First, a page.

DNA methylation profiling of immune cells from tuberculosis-exposed individuals overlaps with BCG-induced epigenetic changes and correlates with the emergence of anti-mycobacterial 'corralling cells'
Eva Kristin Danielsson,
Posted 03 Sep 2021
medRxiv DOI: 10.1101/2021.09.01.21262945
Posted 03 Sep 2021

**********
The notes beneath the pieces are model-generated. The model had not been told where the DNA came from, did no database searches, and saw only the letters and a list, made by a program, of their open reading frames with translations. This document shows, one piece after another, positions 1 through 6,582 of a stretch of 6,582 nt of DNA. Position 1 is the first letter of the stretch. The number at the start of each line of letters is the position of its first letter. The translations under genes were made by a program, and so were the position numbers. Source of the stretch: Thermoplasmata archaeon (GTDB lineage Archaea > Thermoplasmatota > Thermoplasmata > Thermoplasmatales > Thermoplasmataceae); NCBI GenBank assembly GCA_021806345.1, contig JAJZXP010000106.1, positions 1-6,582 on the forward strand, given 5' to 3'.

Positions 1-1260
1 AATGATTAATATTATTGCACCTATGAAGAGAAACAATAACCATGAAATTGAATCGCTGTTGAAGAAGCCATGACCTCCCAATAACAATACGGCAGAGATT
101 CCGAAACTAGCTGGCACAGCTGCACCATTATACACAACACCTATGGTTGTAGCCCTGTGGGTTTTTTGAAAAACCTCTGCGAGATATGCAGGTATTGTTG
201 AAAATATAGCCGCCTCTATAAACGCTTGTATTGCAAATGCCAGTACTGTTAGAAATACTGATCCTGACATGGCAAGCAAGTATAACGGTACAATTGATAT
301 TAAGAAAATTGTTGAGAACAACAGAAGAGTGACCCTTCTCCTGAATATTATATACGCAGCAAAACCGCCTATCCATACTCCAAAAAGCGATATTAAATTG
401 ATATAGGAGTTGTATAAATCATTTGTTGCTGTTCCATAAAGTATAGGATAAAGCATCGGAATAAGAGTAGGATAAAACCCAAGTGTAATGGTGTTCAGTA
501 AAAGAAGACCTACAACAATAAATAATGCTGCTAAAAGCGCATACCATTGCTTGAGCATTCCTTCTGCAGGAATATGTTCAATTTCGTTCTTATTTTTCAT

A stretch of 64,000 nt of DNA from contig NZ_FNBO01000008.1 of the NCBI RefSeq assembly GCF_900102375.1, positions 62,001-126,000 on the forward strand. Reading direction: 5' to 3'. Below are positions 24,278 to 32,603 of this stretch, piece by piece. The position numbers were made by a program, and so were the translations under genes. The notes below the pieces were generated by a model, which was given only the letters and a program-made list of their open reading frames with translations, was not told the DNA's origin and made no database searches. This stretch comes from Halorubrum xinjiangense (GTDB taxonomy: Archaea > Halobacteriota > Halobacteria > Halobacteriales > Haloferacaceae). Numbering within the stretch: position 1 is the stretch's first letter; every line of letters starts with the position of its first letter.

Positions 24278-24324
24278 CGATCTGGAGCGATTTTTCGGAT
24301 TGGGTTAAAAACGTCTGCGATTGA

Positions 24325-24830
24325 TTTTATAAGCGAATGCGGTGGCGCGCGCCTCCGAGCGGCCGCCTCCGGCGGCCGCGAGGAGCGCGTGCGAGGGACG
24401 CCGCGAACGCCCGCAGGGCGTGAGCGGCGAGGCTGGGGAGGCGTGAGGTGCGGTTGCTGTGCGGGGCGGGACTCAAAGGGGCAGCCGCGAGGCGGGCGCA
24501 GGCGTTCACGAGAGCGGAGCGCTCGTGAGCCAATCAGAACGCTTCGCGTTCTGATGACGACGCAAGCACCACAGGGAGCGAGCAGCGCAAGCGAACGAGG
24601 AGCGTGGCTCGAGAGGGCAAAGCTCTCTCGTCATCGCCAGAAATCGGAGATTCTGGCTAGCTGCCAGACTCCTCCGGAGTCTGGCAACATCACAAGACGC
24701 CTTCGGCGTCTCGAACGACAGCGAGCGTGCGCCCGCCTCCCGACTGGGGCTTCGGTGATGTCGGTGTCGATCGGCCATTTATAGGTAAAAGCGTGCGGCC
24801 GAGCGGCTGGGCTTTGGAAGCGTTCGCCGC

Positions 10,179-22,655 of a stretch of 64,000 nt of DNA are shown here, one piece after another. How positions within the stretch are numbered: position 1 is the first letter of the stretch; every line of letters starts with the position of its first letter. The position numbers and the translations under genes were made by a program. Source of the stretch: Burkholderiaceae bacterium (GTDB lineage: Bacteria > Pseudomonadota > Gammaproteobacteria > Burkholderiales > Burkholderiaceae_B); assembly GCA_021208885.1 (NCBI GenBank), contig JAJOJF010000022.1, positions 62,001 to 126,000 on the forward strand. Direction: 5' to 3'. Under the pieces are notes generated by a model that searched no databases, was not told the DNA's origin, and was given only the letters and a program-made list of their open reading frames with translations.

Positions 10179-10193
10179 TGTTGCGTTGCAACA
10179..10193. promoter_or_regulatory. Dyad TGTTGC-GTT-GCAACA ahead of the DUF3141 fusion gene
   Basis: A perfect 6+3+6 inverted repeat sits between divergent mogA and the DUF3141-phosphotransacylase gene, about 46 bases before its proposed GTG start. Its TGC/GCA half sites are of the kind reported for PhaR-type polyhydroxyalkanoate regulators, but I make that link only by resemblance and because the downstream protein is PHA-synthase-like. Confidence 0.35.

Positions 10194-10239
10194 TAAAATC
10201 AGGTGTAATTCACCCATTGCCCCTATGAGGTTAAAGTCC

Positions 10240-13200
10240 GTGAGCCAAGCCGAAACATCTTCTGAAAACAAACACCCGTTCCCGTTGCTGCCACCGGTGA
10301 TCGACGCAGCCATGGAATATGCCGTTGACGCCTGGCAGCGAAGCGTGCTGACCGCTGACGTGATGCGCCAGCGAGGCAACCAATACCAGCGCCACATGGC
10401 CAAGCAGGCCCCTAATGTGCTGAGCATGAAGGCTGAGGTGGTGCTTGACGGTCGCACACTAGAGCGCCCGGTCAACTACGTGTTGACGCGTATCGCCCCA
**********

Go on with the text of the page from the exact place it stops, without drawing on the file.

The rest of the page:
The mechanism of protection of the only approved tuberculosis (TB) vaccine, Bacillus Calmette Guerin (BCG) is poorly understood. In recent years, epigenetic modifications induced by BCG have been demonstrated to reflect a state of trained immunity. The concept of trained immunity is now explored as a potential prevention strategy for a variety of infections. Studies on human TB immunity are dominated by those using peripheral blood as surrogate markers for immunity. Here, we instead studied the lung compartment by obtaining induced sputum from subjects included in a TB contact tracing. CD3- and HLA-DR-positive cells were isolated from the collected sputum and DNA methylome analyses performed. Unsupervised cluster analysis revealed that DNA methylomes of cells from TB-exposed individuals and controls appeared as separate clusters, and the numerous genes that were differentially methylated were functionally connected. The enriched pathways were strongly correlated to previously reported epigenetic changes and trained immunity in immune cells exposed to the BCG vaccine in human and animal studies. We further demonstrated that similar pathways were epigenetically modified in human macrophages trained with BCG in vitro. Finally, we found evidence of an M. tuberculosis-triggered emergence of a non-macrophage cell population from BCG-trained macrophage cultures. These cells did not phagocytose M. tuberculosis, but corralled the bacteria into focal points, resulting in limitation of bacterial growth. Altogether, our study demonstrates that similar epigenetic changes are induced by M. tuberculosis and BCG and suggests that the modifications promote transformation of macrophages (or an unknown progenitor) to establish a yet undescribed cellular defense mechanism which we term corralling, based on the metaphorical resemblance to sheepdog herding.
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